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Are rural Americans still behind?

President Johnson’s War on Poverty created many new programs intended to reduce poverty, including the Food Stamp Program, Medicaid, Medicare, and Head Start, among others. Although the intent of these programs was to address poverty regardless of geographic residence, the hardship facing many rural Americans was particularly salient at the time. In 1967, Johnson established the National Advisory Commission on Rural Poverty, charging them to “make a comprehensive study and appraisal of the current economic situations and trends in American rural life, as they relate to the existence of income and community problems of rural areas, including problems of low income [and] the status of rural labor.” The Commission’s report, entitled The People Left Behind, included several recommendations for immediate action, ranging from a pledge of full employment to a right to a guaranteed minimum income, in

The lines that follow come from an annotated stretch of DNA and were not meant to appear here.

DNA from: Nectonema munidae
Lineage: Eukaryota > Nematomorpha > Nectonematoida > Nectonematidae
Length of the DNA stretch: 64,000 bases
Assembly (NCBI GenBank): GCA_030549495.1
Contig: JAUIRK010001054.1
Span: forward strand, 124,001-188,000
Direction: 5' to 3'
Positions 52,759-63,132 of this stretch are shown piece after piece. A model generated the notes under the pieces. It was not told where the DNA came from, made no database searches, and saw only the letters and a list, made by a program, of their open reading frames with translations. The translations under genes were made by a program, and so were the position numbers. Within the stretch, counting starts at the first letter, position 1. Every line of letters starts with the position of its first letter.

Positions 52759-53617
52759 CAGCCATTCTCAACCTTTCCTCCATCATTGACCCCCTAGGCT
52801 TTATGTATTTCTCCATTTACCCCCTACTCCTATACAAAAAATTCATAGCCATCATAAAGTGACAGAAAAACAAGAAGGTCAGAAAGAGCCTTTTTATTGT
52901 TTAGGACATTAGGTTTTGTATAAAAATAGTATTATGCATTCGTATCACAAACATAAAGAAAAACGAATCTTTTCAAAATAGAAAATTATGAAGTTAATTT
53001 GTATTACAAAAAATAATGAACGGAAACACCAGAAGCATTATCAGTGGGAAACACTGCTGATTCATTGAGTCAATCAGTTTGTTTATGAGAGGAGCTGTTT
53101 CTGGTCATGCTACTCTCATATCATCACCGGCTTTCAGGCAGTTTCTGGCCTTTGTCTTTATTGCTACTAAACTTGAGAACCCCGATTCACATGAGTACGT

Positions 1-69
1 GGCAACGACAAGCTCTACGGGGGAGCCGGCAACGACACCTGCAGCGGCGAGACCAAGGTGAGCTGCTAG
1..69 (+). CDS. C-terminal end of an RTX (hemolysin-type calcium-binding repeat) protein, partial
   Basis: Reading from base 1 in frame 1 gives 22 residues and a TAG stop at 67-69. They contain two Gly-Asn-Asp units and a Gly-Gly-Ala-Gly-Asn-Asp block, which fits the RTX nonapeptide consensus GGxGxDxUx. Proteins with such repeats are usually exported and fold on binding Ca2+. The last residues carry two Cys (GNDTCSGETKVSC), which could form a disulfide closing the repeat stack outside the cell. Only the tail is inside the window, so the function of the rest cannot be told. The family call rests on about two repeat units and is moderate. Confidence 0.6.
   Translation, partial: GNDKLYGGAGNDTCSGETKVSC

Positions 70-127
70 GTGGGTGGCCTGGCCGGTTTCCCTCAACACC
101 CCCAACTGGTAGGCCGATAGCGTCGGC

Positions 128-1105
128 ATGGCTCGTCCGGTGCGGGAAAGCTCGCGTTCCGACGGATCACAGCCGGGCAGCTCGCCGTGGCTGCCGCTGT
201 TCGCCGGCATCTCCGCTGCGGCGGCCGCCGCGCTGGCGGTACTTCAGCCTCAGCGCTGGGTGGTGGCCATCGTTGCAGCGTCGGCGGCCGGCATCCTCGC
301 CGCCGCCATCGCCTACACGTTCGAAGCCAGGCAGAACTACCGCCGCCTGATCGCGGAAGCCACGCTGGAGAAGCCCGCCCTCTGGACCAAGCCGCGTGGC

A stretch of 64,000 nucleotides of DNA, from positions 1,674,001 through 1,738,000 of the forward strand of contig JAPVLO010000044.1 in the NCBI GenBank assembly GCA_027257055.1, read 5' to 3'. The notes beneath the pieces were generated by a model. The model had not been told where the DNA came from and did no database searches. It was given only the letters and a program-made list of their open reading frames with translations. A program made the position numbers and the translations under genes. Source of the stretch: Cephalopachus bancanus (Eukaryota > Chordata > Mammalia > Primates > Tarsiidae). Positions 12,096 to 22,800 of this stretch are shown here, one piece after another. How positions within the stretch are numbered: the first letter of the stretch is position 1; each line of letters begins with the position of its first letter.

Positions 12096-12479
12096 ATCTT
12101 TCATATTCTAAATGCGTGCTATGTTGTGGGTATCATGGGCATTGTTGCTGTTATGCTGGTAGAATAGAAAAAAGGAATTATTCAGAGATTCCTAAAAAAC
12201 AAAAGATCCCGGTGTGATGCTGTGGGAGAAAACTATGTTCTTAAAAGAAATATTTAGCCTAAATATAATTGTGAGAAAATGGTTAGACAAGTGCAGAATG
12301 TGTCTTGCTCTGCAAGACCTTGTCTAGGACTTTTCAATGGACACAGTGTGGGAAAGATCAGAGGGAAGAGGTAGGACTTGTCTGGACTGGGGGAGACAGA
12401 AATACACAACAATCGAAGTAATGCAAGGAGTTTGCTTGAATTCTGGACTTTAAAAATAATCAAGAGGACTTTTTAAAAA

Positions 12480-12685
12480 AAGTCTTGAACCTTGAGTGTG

order “to chart a course to wipe out rural poverty.”


Economic Support, Financial Security, Means-Tested Programs, Place, Place General, Poverty Measurement, Social Insurance Programs, U.S. Poverty Measures


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